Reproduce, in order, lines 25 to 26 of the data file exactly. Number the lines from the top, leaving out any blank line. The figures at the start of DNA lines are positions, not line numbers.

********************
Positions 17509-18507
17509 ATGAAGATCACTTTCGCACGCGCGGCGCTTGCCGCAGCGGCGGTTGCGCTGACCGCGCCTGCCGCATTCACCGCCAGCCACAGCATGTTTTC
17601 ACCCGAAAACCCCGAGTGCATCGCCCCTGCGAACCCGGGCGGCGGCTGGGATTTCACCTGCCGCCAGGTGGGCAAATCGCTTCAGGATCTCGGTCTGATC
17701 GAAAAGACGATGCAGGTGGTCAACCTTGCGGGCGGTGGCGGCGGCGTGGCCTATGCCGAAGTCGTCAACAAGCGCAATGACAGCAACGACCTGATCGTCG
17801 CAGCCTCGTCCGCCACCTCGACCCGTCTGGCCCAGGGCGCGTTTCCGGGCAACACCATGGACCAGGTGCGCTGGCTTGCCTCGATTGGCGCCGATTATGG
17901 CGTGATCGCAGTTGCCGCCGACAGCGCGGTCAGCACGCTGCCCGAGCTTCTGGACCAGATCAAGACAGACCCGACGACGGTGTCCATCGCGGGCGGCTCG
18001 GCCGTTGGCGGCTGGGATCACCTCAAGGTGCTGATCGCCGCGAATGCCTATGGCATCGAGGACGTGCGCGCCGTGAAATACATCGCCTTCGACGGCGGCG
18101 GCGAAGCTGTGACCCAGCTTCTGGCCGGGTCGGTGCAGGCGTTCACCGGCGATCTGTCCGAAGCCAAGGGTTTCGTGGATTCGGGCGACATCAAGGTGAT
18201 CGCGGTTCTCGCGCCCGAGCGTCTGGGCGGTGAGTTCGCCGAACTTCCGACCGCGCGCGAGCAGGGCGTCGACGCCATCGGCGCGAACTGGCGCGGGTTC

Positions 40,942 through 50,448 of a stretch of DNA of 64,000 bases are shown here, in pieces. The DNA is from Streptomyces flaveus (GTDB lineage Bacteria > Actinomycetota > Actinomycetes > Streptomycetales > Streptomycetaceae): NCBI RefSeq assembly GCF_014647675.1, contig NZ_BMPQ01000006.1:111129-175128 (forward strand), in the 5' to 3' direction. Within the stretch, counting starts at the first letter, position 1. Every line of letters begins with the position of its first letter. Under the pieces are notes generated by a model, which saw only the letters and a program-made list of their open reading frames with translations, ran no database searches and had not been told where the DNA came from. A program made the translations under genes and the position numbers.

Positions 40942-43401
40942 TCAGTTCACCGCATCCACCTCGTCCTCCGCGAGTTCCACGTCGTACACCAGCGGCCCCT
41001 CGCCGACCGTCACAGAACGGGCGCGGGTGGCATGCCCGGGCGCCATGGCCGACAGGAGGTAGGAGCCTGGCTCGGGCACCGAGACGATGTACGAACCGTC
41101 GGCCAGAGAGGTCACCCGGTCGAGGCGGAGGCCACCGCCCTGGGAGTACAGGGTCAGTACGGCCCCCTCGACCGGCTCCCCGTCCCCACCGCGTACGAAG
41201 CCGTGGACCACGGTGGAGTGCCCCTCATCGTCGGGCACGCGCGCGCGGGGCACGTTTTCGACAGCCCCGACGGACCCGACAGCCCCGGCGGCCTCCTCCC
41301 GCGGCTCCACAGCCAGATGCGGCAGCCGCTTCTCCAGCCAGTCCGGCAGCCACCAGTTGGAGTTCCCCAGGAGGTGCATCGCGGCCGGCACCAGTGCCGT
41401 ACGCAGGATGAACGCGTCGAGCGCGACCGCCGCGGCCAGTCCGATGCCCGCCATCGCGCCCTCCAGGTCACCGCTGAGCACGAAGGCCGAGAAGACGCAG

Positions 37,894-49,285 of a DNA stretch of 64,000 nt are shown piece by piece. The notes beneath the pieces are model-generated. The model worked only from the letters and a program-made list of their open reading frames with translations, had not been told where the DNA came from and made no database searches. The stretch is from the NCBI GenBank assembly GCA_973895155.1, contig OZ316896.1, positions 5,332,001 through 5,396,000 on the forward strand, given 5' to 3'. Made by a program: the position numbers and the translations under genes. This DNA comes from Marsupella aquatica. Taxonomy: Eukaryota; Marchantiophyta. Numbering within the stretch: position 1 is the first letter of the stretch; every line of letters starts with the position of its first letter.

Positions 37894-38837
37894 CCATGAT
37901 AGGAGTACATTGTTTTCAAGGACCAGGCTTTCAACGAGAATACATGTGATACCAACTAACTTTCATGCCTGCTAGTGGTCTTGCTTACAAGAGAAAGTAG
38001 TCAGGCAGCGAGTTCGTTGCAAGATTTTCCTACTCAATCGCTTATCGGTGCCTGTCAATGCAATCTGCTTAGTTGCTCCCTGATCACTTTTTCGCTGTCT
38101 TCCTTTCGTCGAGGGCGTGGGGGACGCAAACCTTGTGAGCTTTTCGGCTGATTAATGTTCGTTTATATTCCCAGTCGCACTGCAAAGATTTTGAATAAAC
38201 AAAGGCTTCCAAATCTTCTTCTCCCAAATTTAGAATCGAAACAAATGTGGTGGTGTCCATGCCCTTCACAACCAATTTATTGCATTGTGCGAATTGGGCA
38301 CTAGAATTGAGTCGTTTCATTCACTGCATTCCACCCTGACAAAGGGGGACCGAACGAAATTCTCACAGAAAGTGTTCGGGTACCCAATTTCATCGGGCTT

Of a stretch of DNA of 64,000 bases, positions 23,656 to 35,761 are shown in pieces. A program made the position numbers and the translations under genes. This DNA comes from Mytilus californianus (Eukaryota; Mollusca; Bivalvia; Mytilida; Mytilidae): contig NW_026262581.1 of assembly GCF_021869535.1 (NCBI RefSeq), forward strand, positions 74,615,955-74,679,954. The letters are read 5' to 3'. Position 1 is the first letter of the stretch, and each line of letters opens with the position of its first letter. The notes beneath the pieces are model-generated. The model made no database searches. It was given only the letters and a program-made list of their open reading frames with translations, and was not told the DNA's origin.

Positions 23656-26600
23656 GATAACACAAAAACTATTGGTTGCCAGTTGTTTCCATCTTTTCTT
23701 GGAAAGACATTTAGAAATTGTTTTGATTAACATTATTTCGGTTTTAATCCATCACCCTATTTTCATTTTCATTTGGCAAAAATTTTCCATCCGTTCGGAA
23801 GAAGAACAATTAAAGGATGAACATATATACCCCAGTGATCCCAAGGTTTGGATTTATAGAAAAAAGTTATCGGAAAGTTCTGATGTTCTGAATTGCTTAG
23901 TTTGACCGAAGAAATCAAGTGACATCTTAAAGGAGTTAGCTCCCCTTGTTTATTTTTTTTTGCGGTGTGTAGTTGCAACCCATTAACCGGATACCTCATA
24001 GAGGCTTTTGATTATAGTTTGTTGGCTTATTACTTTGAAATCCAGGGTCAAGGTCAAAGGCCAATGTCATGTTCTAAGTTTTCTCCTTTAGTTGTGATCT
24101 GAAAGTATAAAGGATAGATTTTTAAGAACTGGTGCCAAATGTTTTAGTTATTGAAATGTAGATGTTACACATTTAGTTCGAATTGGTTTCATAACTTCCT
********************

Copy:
38301 CTAGAATTGAGTCGTTTCATTCACTGCATTCCACCCTGACAAAGGGGGACCGAACGAAATTCTCACAGAAAGTGTTCGGGTACCCAATTTCATCGGGCTT

Of a stretch of DNA of 64,000 bases, positions 23,656 to 35,761 are shown in pieces. A program made the position numbers and the translations under genes. This DNA comes from Mytilus californianus (Eukaryota; Mollusca; Bivalvia; Mytilida; Mytilidae): contig NW_026262581.1 of assembly GCF_021869535.1 (NCBI RefSeq), forward strand, positions 74,615,955-74,679,954. The letters are read 5' to 3'. Position 1 is the first letter of the stretch, and each line of letters opens with the position of its first letter. The notes beneath the pieces are model-generated. The model made no database searches. It was given only the letters and a program-made list of their open reading frames with translations, and was not told the DNA's origin.